* The officer or agent should assess whether their procedure passes a "60 Minutes" test. That is, would their approach be an embarrassment either to them or their department if it were exposed to the general public?
* Decide in advance if the person being sought is a suspect or a citizen who might be able to help, and modify the approach and advance accordingly.
* Be prepared to offer assurances that if a person is willing to come forward with information, they will not be penalized pe·nal·ize
tr.v. pe·nal·ized, pe·nal·iz·ing, pe·nal·iz·es
1. To subject to a penalty, especially for infringement of a law or official regulation. See Synonyms at punish.
2. for doing so with prosecution for minor violations (including minor visa violations).
* Assure the individual that if they request legal representation, this will not be viewed as an admission of guilt admission of guilt n. a statement by someone accused of a crime that he/she committed the offense. If the admission is made outside court to a police officer it may be introduced as evidence if the defendant was given the proper warnings as to his/her rights , nor will they subsequently be viewed as uncooperative.
* Offer an assurance that the law enforcement agent is bound by law and is not the kind of police that immigrant populations are likely to have encountered in their countries of origin.
Recognize that an academic culture is, by nature, more likely to value its openness and willingness to talk than other communities. Attempts to be secretive se·cre·tive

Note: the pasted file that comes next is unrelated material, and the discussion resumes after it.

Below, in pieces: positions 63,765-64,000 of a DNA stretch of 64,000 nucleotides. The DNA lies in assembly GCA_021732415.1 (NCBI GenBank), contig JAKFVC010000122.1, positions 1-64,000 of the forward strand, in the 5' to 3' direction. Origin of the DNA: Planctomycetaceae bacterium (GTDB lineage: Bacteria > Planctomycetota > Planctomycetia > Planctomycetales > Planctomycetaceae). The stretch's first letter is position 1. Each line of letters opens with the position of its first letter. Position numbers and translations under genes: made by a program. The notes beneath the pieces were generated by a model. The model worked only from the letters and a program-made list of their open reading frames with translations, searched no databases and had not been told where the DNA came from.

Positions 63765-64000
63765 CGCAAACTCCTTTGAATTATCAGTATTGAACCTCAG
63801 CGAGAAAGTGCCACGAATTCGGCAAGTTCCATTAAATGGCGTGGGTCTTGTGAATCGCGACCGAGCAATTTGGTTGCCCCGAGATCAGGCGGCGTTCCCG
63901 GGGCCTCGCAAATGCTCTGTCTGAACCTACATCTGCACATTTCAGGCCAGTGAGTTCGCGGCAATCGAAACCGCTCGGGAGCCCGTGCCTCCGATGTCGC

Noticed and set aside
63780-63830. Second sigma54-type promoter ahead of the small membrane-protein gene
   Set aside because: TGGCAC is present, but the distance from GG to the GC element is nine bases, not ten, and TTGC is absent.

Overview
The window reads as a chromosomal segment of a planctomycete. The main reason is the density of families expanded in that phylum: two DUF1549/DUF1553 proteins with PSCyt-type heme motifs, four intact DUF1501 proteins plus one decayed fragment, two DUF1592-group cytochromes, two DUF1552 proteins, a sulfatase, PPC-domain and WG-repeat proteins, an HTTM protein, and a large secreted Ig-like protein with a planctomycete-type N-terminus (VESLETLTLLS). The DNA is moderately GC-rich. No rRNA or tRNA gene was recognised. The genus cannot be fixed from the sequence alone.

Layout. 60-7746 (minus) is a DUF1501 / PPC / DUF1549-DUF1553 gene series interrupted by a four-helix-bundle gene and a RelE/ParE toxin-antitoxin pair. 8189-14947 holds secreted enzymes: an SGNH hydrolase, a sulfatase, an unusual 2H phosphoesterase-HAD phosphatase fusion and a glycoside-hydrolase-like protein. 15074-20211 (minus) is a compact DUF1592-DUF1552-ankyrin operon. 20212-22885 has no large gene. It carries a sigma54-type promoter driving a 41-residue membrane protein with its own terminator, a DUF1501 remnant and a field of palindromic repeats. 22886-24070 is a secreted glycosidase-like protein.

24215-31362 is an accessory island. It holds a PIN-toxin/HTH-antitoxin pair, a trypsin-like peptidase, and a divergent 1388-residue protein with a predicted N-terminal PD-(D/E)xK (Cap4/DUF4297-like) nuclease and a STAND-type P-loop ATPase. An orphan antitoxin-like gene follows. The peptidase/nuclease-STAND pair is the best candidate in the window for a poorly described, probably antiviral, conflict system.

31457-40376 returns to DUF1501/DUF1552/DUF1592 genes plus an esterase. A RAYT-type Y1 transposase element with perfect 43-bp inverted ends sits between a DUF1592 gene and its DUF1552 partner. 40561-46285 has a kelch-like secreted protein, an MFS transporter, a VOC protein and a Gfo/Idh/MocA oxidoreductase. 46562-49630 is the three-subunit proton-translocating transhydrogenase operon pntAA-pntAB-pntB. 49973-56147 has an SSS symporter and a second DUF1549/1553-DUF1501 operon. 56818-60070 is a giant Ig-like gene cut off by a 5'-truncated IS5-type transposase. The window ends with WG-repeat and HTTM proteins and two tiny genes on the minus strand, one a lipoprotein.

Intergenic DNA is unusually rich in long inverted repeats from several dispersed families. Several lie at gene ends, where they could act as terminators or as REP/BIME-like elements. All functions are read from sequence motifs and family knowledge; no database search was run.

Having or marked by an inclination to secrecy; not open, forthright, or frank. See Synonyms at silent.
se likely will be viewed as evidence of ignorance of the university culture (and might expose an undercover agent), and would be viewed as contrary to the open nature of the university culture. Therefore, the long-term strategy of planting individuals in the university to serve as information conduits was rejected because the cost of discovery of such individuals would, in the long run, greatly outweigh out·weigh
tr.v. out·weighed, out·weigh·ing, out·weighs
1. To weigh more than.
2. To be more significant than; exceed in value or importance: The benefits outweigh the risks. their usefulness in the short-term.
A better strategy would be one that recognizes that the university culture welcomes diversity and talking. Local law enforcement might participate in various lectures, discussion groups, classes, and social events that are open to the public and also are attended by members of the university. This would increase the perception of law enforcement as part of the community, rather than outside it. Law enforcement agents that like to talk, as well as listen, would be best suited for such an assignment.
Implications for practice, training, and research
Social scientists need to evaluate the implications of the current concerted focus on Muslim- and Arab-Americans as potential threats, where these are the primary characteristics that trigger responses of faster and greater scrutiny. We are making assumptions about which terrorists are on the basis of essentially indiscriminate characteristics (most Muslim- and Arab-Americans are not terrorists).
There are two dangers of using the trait trait (trat)
1. any genetically determined characteristic; also, the condition prevailing in the heterozygous state of a recessive disorder, as the sickle cell trait.
2. a distinctive behavior pattern. rather than behavioral indicators. One is that people will be unduly and inappropriately targeted. The other is that we will miss terrorists who are operating in other religious and ethnic communities. This focus also brings up issues of discriminatory dis·crim·i·na·to·ry
1. Marked by or showing prejudice; biased.
2. Making distinctions.
dis·crim practices and whether such a focus is occurring because of an underlying racism. Would the current strategies (community surveillance, etc.) be possible were the 19 terrorists of 9/11 Caucasian rather than Middle Eastern (e.g., what if they were part of the IRA)?
(1) Example provided by Herbert L. Roitblat at www.dolphinsearch.com.